Running Jobflow with FireWorks#

Introduction#

FireWorks is a powerful software package to manage and execute complex workflows. Jobflow comes with native support to convert a Job or Flow into a FireWorks firework or workflow, respectively.

Converting a Job to a Firework#

To convert a Job to a firework and add it to your launch pad:

from fireworks import LaunchPad
from jobflow.managers.fireworks import job_to_firework

fw = job_to_firework(job)
lpad = LaunchPad.auto_load()
lpad.add_wf(fw)

Converting a Flow to a Workflow#

To convert a Flow to a workflow and add it to your launch pad:

from fireworks import LaunchPad
from jobflow.managers.fireworks import flow_to_workflow

wf = flow_to_workflow(flow)
lpad = LaunchPad.auto_load()
lpad.add_wf(wf)

Dispatching Calculations#

With a workflow added to your launch pad, on the desired machine of choice, you can run qlaunch rapidfire --nlaunches <N> (where <N> is the number of jobs to submit) in the command line to submit your workflows to the job scheduler.

Setting where Jobs are Dispatched#

In many cases, you may wish to submit individual jobs in a flow to different machines or with different job submission options (e.g. different compute resources).

The easiest way to achieve this goal is by defining a unique fworker for each job in your flow and setting the job.config.manager_config["_fworker"] to be the name of the fworker you wish to use for that job.

Let’s consider an example. Imagine you have a flow with two jobs, job1 and job2, and you wish to submit job1 and job2 with different walltimes.

Setting up the FireWorks Configurations#

First, you would define two separate FireWorks configuration directories:

/path/to/fw_config1
├── FW_config1.yaml
├── my_fworker1.yaml
├── my_launchpad1.yaml
└── my_qadapter1.yaml
/path/to/fw_config2
├── FW_config2.yaml
├── my_fworker2.yaml
├── my_launchpad2.yaml
└── my_qadapter2.yaml

The my_fworker1.yaml and my_fworker2.yaml files should have different name attributes, such as fworker1 and fworker2, so they can be distinguished from one another.

Additionally, the my_qadapter1.yaml and my_qadapter2.yaml files should have different job submission settings tailored for the two job types you plan to run (e.g. different nodes or walltime attributes).

While optional, it is convenient to define a shortcut to these directories in your ~/.bashrc, as will become clear below.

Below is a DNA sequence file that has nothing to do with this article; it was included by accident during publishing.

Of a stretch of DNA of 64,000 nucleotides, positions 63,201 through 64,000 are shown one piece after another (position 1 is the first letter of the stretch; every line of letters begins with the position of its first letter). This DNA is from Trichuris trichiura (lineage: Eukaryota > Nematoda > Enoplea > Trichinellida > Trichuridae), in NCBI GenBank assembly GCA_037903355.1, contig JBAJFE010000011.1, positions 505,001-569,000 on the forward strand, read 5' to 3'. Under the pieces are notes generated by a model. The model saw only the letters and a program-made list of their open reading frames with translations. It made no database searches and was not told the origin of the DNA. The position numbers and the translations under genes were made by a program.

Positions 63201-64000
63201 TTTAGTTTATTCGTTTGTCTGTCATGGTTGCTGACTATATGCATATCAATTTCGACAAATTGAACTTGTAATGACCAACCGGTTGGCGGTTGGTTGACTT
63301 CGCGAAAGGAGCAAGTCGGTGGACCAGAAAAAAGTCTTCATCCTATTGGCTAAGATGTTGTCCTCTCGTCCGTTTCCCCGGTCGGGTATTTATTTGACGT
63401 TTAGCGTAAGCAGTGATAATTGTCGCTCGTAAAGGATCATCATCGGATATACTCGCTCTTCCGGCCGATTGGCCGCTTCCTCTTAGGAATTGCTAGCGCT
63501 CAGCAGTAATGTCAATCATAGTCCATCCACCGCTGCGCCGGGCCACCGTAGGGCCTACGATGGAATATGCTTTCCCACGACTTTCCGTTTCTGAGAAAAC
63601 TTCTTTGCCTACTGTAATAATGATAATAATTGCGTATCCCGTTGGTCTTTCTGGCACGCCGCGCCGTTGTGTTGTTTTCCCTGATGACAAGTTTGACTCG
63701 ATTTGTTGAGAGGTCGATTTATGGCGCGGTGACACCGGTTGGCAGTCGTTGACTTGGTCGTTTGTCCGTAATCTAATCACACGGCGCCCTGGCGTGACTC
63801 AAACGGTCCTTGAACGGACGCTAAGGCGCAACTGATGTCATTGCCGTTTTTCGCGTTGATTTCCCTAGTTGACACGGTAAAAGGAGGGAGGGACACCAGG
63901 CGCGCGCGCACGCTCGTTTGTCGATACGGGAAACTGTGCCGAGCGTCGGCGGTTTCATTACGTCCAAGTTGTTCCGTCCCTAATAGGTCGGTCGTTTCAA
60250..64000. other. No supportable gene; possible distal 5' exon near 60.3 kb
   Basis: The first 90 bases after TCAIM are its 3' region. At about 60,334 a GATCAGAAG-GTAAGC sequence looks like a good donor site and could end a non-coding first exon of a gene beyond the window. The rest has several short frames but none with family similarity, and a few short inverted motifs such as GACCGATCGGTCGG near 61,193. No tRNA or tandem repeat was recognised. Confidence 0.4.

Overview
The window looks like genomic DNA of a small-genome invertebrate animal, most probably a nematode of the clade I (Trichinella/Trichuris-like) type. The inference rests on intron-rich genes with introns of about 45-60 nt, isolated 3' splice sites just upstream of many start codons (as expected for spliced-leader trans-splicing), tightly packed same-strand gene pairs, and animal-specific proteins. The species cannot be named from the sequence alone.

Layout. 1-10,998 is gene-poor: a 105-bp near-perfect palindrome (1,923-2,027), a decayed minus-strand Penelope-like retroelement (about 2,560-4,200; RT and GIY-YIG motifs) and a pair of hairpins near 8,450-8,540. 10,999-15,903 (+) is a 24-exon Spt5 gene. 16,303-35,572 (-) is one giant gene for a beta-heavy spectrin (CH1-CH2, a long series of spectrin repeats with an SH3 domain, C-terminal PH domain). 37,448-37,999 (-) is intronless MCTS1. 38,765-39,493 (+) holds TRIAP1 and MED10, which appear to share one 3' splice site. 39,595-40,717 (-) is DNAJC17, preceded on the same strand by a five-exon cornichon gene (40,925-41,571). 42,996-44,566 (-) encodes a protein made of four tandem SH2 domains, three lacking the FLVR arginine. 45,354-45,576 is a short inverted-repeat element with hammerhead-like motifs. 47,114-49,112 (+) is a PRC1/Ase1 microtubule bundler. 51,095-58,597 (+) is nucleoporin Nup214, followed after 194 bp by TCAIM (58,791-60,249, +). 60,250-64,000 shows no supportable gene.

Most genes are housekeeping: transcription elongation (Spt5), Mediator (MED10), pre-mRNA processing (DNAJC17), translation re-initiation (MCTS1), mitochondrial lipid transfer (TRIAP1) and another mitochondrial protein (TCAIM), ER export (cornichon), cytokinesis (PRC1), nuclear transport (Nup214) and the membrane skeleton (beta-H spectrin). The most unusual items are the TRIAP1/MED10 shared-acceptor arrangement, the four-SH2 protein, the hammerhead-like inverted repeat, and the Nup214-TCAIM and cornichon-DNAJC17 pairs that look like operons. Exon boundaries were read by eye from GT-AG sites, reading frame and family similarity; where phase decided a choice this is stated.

export FW_CONFIG1=/path/to/fw_config1
export FW_CONFIG2=/path/to/fw_config2

Setting the Manager Configs#

With the unique job submission information prepared for your two job types, you now need to constrain each job in your flow to a specific fworker.

To achieve this, set the name of each fworker (i.e. the name variable in my_fworker1.yaml and my_fworker2.yaml) as the _fworker attribute in the manager_config of each job in your flow.

for job, _ in flow.iterflow():
    if job.name == "job1":
        job.update_config({"manager_config": {"_fworker": "fworker1"}})
    else:
        job.update_config({"manager_config": {"_fworker": "fworker2"}})

To make the process a bit easier, the update_config() function can also be applied directly to a flow in conjunction with a filter. The logic above can then be simplified to:

flow.update_config({"manager_config": {"_fworker": "fworker1"}}, name_filter="job1")
flow.update_config({"manager_config": {"_fworker": "fworker2"}}, name_filter="job2")

NB: There are two ways to iterate over a Flow. The iterflow method iterates through a flow such that root nodes of the graph are always returned first. This has the benefit that the job.output references can always be resolved. Flow also has an __iter__ method, meaning you can write

for job_or_subflow in flow:
    ...

to simply iterate through the Flow.jobs array. Note that jobs can also contain other flows.

Launching the Jobs#

As described above, convert the flow to a workflow via flow_to_workflow and add it to your launch pad.

Finally, use the -c (“config”) command-line option when launching your fireworks to specify the FireWorks configuration directory you wish to use.

To launch all fireworks tied to fw_config1, run qlaunch rapidfire -c $FW_CONFIG1 --nlaunches <N>. To launch all fireworks tied to fw_config2, run qlaunch rapidfire -c $FW_CONFIG2 --nlaunches <N>. As always, the jobs won’t actually run until any prior jobs they depend on are completed.

Learn More#

For additional FireWorks-related options in Jobflow, see the jobflow.managers.fireworks section of the Jobflow API.

For documentation on how to submit jobs to the queue that are in your launchpad, refer to the “Queue Tutorial” in the FireWorks Documentation.